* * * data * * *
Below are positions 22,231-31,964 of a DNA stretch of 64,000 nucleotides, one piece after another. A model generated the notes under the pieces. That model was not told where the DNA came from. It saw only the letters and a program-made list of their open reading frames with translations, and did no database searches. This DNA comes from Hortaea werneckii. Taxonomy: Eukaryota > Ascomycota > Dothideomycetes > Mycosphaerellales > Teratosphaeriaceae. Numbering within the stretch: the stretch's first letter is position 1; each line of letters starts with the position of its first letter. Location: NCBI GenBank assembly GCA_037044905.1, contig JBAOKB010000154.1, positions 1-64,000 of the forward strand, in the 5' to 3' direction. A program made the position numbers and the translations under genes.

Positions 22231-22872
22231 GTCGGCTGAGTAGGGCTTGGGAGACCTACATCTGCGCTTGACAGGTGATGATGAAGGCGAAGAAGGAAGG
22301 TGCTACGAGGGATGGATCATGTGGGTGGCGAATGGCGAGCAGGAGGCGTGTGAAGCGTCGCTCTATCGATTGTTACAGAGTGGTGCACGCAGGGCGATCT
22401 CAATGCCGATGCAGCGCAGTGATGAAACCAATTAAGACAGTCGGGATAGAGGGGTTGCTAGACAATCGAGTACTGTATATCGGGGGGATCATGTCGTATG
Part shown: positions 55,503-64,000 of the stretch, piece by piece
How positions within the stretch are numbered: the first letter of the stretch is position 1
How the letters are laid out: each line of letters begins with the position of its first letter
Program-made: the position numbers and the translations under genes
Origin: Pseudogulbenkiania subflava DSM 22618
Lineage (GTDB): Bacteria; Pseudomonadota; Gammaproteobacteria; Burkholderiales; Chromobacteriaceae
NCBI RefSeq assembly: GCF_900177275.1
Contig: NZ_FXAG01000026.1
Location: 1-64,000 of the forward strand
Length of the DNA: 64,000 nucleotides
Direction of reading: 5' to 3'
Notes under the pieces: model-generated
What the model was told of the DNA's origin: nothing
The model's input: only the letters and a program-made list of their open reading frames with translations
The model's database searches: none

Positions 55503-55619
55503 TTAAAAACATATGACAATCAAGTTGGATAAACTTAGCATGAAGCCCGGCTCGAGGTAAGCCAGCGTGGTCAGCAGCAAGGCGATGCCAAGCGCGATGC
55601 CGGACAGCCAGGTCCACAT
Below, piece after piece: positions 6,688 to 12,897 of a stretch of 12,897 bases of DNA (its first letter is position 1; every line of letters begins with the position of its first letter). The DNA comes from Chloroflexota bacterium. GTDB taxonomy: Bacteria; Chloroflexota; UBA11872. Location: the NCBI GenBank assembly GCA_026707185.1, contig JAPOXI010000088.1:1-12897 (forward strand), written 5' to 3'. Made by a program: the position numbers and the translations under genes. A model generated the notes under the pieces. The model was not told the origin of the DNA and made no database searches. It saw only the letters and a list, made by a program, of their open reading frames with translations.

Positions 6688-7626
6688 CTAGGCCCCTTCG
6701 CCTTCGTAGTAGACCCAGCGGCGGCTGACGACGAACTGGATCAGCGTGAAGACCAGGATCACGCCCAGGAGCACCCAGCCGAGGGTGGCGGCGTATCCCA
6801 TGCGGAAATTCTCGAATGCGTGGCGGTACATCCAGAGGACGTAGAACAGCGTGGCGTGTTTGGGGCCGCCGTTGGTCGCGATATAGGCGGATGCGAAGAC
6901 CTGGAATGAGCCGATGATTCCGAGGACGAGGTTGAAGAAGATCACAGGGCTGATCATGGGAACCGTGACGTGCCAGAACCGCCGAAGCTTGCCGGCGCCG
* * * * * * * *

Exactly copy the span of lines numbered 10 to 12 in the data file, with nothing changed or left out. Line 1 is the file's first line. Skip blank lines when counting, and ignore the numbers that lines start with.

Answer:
Origin: Pseudogulbenkiania subflava DSM 22618
Lineage (GTDB): Bacteria; Pseudomonadota; Gammaproteobacteria; Burkholderiales; Chromobacteriaceae
NCBI RefSeq assembly: GCF_900177275.1